A Milwaukee custard shop owner is defending his English-only ordering policy.
WITI-TV reports the policy at Leon’s Frozen Custard became public on Tuesday after a Spanish-speaking customer was told by a Spanish-speaking employee that she was only allowed to take his order in English.
READ MORE: NB language commissioner reviews complaints of English-only service
Shop owner Ron Schneider says that the policy has been in place for more than a decade. He tells WISN-TV that he doesn’t want to encourage non-English orders because it’s going to be “a problem down the road,” adding that “we can’t be the United Nations.” He says no customer has ever been turned away.
“I specifically tell (my employees) that I really don’t want you to speak anything other than English at the window,” said Schneider. “A good number of people who might come up and talk Spanish also speak English.”
Joey Sanchez, who was in line behind the Spanish-speaking customer who was to she had to speak English, said he doesn’t understand why the dessert shop wouldn’t serve Spanish-speaking customers if they have employees who speak Spanish.
“If they cannot speak Spanish, that’s completely another game,” said Sanchez. “But if they have the people who can clearly speak Spanish and communicate better with the customer, why not?”
Sanchez also tried to order in Spanish but received a similar response from a store employee.
WATCH: Dessert shop criticized over discriminatory English-only ordering policy
New Brunswick language commissioner reviews complaints of English-only service
Alberta’s English-only laws are constitutional: Supreme Court of Canada
Anglo activists decry Westmount’s French-only parking and traffic signs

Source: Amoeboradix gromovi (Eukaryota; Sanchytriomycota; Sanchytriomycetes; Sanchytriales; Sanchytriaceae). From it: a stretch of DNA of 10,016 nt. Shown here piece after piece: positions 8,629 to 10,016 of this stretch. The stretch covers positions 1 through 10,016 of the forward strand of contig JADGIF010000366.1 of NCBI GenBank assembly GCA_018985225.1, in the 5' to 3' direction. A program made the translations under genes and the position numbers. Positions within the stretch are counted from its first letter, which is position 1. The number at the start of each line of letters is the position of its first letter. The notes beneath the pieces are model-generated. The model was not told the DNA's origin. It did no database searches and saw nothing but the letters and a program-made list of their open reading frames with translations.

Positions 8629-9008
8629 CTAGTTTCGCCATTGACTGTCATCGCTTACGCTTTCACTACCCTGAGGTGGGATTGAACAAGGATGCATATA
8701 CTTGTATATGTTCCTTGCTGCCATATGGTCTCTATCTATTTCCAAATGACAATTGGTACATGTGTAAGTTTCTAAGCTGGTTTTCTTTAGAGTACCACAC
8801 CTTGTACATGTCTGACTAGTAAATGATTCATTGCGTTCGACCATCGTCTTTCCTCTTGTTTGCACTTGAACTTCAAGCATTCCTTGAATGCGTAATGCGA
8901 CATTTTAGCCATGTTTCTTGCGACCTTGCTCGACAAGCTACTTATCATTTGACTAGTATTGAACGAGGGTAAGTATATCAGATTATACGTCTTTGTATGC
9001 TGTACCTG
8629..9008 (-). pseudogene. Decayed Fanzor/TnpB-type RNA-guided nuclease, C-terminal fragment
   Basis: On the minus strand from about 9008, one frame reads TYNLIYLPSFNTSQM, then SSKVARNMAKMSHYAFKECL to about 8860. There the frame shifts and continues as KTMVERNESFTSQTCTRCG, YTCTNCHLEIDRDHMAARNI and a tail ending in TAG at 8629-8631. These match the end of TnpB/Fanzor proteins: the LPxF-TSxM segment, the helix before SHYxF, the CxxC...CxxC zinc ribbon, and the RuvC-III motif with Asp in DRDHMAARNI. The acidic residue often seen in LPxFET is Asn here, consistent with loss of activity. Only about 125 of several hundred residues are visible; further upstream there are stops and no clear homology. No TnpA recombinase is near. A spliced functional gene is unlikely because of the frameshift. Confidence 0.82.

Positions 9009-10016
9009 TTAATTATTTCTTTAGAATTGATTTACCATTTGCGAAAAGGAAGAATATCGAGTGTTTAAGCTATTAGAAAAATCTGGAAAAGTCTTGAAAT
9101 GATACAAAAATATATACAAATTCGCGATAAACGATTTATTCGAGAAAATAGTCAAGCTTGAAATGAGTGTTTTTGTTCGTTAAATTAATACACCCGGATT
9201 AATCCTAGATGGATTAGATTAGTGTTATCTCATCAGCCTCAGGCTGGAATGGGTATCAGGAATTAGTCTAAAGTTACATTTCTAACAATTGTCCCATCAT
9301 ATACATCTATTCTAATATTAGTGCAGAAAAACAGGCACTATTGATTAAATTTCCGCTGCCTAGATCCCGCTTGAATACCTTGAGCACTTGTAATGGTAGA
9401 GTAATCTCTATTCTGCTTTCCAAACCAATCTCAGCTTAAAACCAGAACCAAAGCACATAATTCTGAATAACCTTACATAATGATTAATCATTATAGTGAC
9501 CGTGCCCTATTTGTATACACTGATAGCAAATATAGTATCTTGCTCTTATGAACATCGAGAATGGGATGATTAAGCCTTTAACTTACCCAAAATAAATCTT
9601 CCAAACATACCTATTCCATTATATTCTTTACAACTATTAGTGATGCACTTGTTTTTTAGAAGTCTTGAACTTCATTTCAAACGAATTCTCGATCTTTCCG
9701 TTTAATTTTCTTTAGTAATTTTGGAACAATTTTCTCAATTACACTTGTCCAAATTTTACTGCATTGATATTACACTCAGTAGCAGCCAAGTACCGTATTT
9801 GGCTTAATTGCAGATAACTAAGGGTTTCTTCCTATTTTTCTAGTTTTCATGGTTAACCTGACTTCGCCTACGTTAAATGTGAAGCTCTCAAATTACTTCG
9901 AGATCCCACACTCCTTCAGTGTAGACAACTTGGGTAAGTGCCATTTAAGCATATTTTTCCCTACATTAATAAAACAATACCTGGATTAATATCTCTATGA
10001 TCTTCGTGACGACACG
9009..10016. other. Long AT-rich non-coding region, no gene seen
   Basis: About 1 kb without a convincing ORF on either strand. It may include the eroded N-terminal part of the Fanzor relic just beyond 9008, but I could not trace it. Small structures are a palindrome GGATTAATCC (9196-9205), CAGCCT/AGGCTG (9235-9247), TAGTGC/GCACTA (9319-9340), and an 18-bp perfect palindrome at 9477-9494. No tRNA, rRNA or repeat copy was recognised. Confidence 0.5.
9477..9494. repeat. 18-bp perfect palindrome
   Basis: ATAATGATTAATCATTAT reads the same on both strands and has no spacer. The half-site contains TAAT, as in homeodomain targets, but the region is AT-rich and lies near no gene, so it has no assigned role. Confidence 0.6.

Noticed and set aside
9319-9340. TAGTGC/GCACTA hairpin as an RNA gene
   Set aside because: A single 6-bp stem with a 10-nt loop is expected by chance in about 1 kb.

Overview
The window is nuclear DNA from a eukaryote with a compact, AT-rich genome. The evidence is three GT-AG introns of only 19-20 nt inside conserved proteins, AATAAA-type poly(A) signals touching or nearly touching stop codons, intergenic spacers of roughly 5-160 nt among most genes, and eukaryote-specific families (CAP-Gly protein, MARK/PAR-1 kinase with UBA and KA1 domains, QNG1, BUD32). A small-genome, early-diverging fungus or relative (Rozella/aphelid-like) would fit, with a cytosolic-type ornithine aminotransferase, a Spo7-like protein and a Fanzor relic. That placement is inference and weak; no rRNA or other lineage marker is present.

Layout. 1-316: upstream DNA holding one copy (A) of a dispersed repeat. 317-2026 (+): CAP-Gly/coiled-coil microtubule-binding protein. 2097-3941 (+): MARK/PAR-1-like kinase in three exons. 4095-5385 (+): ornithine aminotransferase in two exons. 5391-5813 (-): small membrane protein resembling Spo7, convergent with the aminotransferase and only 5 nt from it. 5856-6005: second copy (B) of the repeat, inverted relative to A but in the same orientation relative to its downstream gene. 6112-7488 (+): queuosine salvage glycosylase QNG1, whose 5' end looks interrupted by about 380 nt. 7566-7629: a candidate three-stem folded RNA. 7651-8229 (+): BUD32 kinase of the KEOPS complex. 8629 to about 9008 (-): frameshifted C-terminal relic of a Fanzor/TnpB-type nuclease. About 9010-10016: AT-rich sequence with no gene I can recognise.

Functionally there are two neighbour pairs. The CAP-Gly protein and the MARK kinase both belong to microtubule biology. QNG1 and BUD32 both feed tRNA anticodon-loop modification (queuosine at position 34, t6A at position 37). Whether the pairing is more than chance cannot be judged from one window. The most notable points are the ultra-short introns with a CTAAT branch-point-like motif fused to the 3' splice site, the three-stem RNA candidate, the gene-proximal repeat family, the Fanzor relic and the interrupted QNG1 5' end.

Although some customers have begun boycotting the store, the controversial ordering policy hasn’t deterred everybody with a sweet-tooth.
“They’re living here, working here for Lord knows how long and they haven’t even bothered to learn the language?” Louise Bozek said.
READ MORE: Alberta’s English-only laws are constitutional: Supreme Court of Canada
“This is America. That’s the bottom line,” added Dave Katzner. “You want to come here and live? You learn the language.”
“We speak English. Can’t we just do business that way?” asked Schneider.
WITI reports the Wisconsin chapter of the League of United Latin American Citizens says the policy violates federal labour law. The group is calling for a government investigation, while Schneider now reportedly says he will meet with the group.
LULAC of Wisconsin’s State Director Dr. Arturo Martinez released a statement:
“In the last 24 hours, LULAC of Wisconsin has received numerous requests to investigate the issue of workplace policy as it pertains to language at Leon’s Frozen Custard located at 3131 S. 27th Street in Milwaukee, Wisconsin.
While many of us consider this as a community institution, it was surprising when we learned of their language policy, which is in clear violation of federal labor law.
Upon reviewing the statements made by management in a video interview detailing Leon’s policy, we are requesting an investigation of this policy by the United States Equal Employment Opportunity Commission. The law is clear on this issue and offers few exceptions.
In the meantime, we encourage management to review their current employment policies with counsel to bring them into compliance. We are confident that in doing so, it will lead to a stronger business and a stronger community.”
With files from The Associated Press.